Whereas former Istanbul financial police chief Yakup Saygılı, whose wife Esra Filiz Saygılı was also detained in a Bylock probe, is currently being probed as the FETÖ suspect who leaked the investigation files to the U.S. through Metin Topuz, an employee of the U.S. Istanbul Consulate General in Istanbul who sparked a diplomatic crisis between Turkey after being arrested. Saygılı is also facing charges as one of the key figures in the Dec. 17 and 25 operations.
The operations were coordinated by Zekeriya Öz, the former Istanbul chief public prosecutor who was one of the main figures behind all FETÖ-linked sham trials. The ties between Öz and Topuz are being investigated in the recent probe. The most important trial affiliated with Öz is the Ergenekon trial, in which hundreds of suspects including officers from the Turkish Armed Forces (TSK), politicians, journalists and academics were charged with plotting a coup against the government through fabricated evidence and had to spend years in prison before being acquitted of all charges. Along with the Sledgehammer (Balyoz) trial, this trial set the base for FETÖ to infiltrate into Turkey's strictly secular military and, assign its sympathizers to key positions, who turned their arms against Turkish people and the democratically elected government during the July 15 coup attempt.
In addition to his arguably poor and biased knowledge of the Dec. 17 and 25 trials and the figures behind the operations, Bharara is also accused of using the same summary of proceedings used by FETÖ-linked police during the Dec. 17 operation.
Meanwhile Richard Berman, the judge who is overseeing Zarrab's case, is also being accused of having direct links to FETÖ and has supported the terrorist group's rhetoric against Turkey.
Zarrab was arrested in Miami last year in March on charges of engaging in hundreds of millions of dollars of transactions on behalf of the government of Iran and other Iranian entities, which were barred by U.S. sanctions, while allegedly laundering the proceeds and defrauding several financial institutions by concealing the true nature of the illegal transactions.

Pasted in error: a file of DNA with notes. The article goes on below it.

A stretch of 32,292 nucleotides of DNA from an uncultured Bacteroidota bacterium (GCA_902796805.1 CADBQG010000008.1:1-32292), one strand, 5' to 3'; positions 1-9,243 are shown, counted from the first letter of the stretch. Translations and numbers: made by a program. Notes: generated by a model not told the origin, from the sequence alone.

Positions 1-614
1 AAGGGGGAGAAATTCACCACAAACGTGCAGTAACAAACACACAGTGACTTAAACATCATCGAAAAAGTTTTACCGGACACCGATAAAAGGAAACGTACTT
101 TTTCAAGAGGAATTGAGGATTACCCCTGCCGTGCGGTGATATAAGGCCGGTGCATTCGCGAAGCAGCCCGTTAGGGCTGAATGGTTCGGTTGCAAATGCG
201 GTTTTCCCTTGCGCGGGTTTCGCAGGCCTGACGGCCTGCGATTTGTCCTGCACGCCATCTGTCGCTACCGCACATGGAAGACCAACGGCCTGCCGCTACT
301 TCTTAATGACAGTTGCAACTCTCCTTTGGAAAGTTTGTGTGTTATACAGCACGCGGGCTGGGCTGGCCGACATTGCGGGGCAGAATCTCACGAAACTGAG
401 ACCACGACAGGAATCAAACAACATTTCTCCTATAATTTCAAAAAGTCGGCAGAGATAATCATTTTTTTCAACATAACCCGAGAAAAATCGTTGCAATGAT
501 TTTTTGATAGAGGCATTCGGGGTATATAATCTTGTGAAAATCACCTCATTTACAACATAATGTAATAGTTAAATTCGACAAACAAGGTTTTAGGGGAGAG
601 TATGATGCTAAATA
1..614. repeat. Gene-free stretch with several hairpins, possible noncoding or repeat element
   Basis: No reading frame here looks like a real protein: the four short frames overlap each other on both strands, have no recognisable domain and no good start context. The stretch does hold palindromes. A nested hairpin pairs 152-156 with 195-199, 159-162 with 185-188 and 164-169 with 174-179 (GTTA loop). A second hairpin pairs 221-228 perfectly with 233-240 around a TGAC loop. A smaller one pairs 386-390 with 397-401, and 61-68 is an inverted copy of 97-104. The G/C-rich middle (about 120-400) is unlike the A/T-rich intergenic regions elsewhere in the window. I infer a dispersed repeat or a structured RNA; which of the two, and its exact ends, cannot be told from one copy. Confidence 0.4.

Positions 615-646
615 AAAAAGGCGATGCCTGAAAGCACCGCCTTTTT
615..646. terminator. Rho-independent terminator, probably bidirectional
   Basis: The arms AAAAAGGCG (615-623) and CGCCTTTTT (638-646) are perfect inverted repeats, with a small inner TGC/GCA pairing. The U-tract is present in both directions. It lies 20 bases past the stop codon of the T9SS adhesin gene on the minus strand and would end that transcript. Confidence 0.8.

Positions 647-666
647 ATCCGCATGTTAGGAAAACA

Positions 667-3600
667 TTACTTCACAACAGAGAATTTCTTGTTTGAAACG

U.S. prosecutors also charged former Economy Minister Zafer Çağlayan, who is also the former general manager of state-owned Halkbank, Süleyman Aslan and two others for conspiring to evade U.S. sanctions on Iran. Zarrab and Halkbank Deputy General Manager Mehmet Hakan Atilla, who was arrested while in the U.S. in March 2017, were scheduled to stand trial Nov. 27, but the trial is postponed to Dec. 4 on late Tuesday.
On Monday, Deputy Prime Minister Bekir Bozdağ raised questions about the methods U.S. authorities used to obtain the evidence, saying that the case in the U.S. is a replication of the Dec. 17 and 25 probes.
He added that the defendants are being pressured to provide slanderous testimony that would help a court ruling against Turkey.
"Those conducting the trial are exerting pressure on the defendants. They are, in a way, held hostage," Bozdağ said.
Meanwhile, Justice Minister Abdülhamit Gül said Thursday that Turkey has sent a total of seven extradition requisitions to the U.S. for FETÖ leader Fetullah Gülen.
"It is the Turkish nation's right to expect such a move within the framework of international and bilateral agreements between Turkey and the U.S." he added.